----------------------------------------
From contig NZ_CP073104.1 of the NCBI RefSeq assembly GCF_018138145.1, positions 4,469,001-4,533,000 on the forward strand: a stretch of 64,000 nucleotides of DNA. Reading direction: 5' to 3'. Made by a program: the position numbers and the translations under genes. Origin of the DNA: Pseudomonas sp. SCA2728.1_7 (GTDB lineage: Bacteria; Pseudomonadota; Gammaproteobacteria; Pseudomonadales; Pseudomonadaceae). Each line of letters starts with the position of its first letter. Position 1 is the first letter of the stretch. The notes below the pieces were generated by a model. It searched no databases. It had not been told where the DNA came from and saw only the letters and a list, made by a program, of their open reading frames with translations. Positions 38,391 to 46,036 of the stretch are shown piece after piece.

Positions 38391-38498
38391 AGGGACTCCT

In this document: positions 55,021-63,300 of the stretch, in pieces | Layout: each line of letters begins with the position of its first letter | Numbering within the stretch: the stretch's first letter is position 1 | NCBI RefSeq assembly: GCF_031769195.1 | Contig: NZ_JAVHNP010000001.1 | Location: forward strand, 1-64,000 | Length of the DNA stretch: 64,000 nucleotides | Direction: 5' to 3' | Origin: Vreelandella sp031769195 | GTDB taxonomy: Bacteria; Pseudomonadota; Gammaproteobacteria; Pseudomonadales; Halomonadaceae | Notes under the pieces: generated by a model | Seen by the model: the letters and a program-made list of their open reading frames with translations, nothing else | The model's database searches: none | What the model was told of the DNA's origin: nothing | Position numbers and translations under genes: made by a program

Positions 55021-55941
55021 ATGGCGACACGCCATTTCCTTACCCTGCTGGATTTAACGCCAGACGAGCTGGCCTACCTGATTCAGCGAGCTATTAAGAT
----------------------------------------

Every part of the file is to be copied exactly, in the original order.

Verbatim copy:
From contig NZ_CP073104.1 of the NCBI RefSeq assembly GCF_018138145.1, positions 4,469,001-4,533,000 on the forward strand: a stretch of 64,000 nucleotides of DNA. Reading direction: 5' to 3'. Made by a program: the position numbers and the translations under genes. Origin of the DNA: Pseudomonas sp. SCA2728.1_7 (GTDB lineage: Bacteria; Pseudomonadota; Gammaproteobacteria; Pseudomonadales; Pseudomonadaceae). Each line of letters starts with the position of its first letter. Position 1 is the first letter of the stretch. The notes below the pieces were generated by a model. It searched no databases. It had not been told where the DNA came from and saw only the letters and a list, made by a program, of their open reading frames with translations. Positions 38,391 to 46,036 of the stretch are shown piece after piece.

Positions 38391-38498
38391 AGGGACTCCT

In this document: positions 55,021-63,300 of the stretch, in pieces | Layout: each line of letters begins with the position of its first letter | Numbering within the stretch: the stretch's first letter is position 1 | NCBI RefSeq assembly: GCF_031769195.1 | Contig: NZ_JAVHNP010000001.1 | Location: forward strand, 1-64,000 | Length of the DNA stretch: 64,000 nucleotides | Direction: 5' to 3' | Origin: Vreelandella sp031769195 | GTDB taxonomy: Bacteria; Pseudomonadota; Gammaproteobacteria; Pseudomonadales; Halomonadaceae | Notes under the pieces: generated by a model | Seen by the model: the letters and a program-made list of their open reading frames with translations, nothing else | The model's database searches: none | What the model was told of the DNA's origin: nothing | Position numbers and translations under genes: made by a program

Positions 55021-55941
55021 ATGGCGACACGCCATTTCCTTACCCTGCTGGATTTAACGCCAGACGAGCTGGCCTACCTGATTCAGCGAGCTATTAAGAT